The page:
Monday January 14, 2013

BENNINGTON -- A single smaller "rescue pumper" to replace two fire trucks in the Bennington Fire Department fleet is meant to ensure prompt action upon arrival. Fire Chief Steve Crawford said the new apparatus will roll out first and be equipped to deal with myriad incidents including fires, motor vehicle accidents, and hazardous material cleanup.

"When the truck pulls up, you have the equipment no matter what the scenario," Crawford told town officials, illustrating his point with the situation of a car crash that catches fire. "If you have the wrong equipment ... you stand there for what seems like forever."

Meanwhile, a later conversation broached by an outgoing Select Board member renewed talk of a merger of two area fire departments. Christopher Oldham, who recently announced he would not be seeking a fourth term to the board in March, brought the idea of an advisory ballot article to Saturday's budget meeting asking voters whether to consolidate the Bennington and Bennington Rural fire departments.

While the former department is organized through the town of Bennington under the discretion of the Select Board, the Bennington Rural Fire Department is its own entity governed by a prudential committee and with a separate budget voted on by taxpayers in its fire district. While rural crews cover the outskirts of Bennington, both often respond to the same calls under mutual aid guidelines.

Prefacing his idea by pointing to the high cost of equipment and the difficulty of recruitment, Oldham said a ballot article would just begin to gauge the public. Acknowledging past talk, board Chairman Joseph L. Krawczyk Jr. said the topic required study and he was not sure the board could get up to speed in time for March. "It's absolutely an important question," he added.

Board member Jason Morrissey characterized a ballot article as an "antagonistic" first step, and he mentioned the area's third volunteer department in North Bennington, where he resides.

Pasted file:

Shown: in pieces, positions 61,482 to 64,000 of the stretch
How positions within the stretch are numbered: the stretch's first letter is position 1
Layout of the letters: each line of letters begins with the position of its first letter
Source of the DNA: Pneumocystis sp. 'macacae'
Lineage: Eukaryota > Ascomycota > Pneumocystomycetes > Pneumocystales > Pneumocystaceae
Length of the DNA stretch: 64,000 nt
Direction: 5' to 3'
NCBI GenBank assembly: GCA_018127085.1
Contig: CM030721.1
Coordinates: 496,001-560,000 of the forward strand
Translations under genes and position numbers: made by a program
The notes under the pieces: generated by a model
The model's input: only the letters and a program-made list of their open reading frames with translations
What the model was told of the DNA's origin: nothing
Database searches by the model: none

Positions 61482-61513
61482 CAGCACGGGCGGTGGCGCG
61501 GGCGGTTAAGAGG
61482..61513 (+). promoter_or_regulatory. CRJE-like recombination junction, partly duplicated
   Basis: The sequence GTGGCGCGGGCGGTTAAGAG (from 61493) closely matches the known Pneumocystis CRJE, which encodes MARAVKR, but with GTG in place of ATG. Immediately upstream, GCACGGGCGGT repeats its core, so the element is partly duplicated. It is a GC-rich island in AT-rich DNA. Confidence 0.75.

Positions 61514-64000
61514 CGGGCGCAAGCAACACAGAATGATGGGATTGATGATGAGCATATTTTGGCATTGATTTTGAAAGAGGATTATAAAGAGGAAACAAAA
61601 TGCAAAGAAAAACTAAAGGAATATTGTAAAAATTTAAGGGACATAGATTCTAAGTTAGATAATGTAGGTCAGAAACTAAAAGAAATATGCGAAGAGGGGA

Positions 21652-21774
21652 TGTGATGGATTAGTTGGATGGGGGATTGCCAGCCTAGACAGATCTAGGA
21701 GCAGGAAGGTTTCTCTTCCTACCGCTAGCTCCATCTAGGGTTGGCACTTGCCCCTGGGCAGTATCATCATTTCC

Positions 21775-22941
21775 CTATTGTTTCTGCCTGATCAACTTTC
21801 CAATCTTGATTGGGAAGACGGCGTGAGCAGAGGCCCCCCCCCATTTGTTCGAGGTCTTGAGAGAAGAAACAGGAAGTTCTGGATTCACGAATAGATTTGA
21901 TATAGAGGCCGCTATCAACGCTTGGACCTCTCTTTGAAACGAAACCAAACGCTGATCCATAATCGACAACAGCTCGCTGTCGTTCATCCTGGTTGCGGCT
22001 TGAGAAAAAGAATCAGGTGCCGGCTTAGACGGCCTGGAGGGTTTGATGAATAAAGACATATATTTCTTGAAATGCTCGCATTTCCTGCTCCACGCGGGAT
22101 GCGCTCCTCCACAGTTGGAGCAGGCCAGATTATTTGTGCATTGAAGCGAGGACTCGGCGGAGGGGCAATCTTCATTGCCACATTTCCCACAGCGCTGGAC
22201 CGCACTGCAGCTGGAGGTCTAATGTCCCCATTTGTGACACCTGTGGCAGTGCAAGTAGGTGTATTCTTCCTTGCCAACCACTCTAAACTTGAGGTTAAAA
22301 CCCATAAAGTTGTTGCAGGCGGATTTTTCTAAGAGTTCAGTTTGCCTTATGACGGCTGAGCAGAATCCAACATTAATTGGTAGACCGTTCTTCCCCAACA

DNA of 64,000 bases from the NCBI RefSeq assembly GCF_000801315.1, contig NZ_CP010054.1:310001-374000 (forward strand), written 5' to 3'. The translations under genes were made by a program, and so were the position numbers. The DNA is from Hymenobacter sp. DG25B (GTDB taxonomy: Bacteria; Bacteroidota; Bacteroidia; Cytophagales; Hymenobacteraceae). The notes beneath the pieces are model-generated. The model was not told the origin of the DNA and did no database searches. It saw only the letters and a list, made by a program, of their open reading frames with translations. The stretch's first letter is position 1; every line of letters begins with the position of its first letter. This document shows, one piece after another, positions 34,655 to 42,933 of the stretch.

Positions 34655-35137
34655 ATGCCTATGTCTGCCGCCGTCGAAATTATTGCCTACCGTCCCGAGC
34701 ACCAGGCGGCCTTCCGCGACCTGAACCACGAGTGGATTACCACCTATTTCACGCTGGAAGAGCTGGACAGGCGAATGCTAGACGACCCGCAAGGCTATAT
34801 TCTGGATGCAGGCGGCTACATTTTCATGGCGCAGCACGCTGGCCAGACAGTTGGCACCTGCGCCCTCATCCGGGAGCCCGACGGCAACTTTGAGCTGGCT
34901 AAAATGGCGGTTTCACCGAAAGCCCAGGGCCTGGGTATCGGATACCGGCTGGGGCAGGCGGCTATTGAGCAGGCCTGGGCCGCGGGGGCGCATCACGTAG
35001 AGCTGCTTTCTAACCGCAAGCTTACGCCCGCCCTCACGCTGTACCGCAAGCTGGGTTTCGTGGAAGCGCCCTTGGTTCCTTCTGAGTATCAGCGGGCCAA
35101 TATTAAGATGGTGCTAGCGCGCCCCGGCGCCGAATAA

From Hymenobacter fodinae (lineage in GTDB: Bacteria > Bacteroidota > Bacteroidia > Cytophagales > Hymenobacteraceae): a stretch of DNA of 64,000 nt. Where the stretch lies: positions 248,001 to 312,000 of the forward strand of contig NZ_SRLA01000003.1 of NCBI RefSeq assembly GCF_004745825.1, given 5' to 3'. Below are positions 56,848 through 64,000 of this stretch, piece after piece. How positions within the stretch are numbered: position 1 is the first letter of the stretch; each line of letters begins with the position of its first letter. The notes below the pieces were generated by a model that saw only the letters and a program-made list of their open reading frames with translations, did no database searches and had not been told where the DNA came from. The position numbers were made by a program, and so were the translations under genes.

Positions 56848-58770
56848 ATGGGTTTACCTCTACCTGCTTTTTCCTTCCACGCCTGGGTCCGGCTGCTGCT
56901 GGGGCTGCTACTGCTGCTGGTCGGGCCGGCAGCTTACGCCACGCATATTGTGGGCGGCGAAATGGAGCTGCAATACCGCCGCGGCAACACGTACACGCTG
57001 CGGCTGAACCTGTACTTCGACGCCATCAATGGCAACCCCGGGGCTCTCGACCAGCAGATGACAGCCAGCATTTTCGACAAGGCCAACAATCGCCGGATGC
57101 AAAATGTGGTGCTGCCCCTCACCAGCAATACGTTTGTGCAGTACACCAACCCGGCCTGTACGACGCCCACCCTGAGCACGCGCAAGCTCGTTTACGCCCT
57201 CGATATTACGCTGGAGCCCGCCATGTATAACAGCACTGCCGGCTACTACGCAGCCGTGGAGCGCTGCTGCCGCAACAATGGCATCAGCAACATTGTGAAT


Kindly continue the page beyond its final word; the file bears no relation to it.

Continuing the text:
"It's almost up to the two fire departments to get together and start the conversation," said board Vice-Chairwoman Sharyn Brush. That was the general consensus the last time the Select Board raised the topic in December 2005, according to Banner archives. (Krawczyk, Oldham and Brush sat on the board at that time.)

Pumper would downsize fleet

Saturday's brief talk followed at the end of the morning budget meeting without representatives from either department to weigh in. Earlier in the meeting, Crawford and Bennington Police Chief Paul Doucette said the town department's request to downsize to the single pumper would defray some future expense, given routine maintenance and service costs for two 2004 fire trucks slated to be sold. "It would save taxpayers in the long run," Crawford said, given fewer required pump checks and tire purchases and the new vehicle's included bumper-to-bumper warranty.

Doucette, the town's public safety director, said he supported the purchase because of the envisioned flexibility. The new truck would have a small pumper and also enough room to fit an assortment of gear. "That truck would go out on every call," said Crawford, who tallied 247 calls in calendar year 2012.

The pumper truck is a $560,000 proposition, but with the sale of the two old trucks, and the use of reserves, the purchase would be financed over a 15-year repayment schedule with the first payment not due until the following fiscal year 2015. Town Manager Stuart Hurd was asked to determine the amount of reserves needed to bring the truck's annual payment to approximately $30,000, which Hurd estimated would have a negligible effect on the overall tax rate in future years. Following along a vehicle replacement plan, the next fire apparatus purchase will prove just as sizable, however: Replacement of the department's 1997 ladder truck in fiscal year 2018.

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